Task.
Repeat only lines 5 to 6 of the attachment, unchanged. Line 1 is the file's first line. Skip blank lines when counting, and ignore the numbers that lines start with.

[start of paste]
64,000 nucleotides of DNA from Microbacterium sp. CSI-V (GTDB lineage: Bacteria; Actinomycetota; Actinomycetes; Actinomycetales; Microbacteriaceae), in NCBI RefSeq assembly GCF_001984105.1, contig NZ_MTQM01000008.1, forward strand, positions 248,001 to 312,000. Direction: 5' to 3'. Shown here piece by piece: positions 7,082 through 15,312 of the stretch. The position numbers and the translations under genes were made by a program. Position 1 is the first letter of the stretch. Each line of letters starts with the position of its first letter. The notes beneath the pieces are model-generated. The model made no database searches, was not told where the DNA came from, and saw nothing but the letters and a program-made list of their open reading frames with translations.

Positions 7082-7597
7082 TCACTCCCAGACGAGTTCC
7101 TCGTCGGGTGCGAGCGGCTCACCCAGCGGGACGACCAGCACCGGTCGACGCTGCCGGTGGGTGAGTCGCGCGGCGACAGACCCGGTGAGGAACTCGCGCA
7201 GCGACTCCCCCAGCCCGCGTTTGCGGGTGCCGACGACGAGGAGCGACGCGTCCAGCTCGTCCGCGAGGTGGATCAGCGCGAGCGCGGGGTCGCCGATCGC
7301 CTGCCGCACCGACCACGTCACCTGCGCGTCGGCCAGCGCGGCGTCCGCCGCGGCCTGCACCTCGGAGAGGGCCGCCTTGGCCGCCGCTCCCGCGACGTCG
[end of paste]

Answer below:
7201 GCGACTCCCCCAGCCCGCGTTTGCGGGTGCCGACGACGAGGAGCGACGCGTCCAGCTCGTCCGCGAGGTGGATCAGCGCGAGCGCGGGGTCGCCGATCGC
7301 CTGCCGCACCGACCACGTCACCTGCGCGTCGGCCAGCGCGGCGTCCGCCGCGGCCTGCACCTCGGAGAGGGCCGCCTTGGCCGCCGCTCCCGCGACGTCG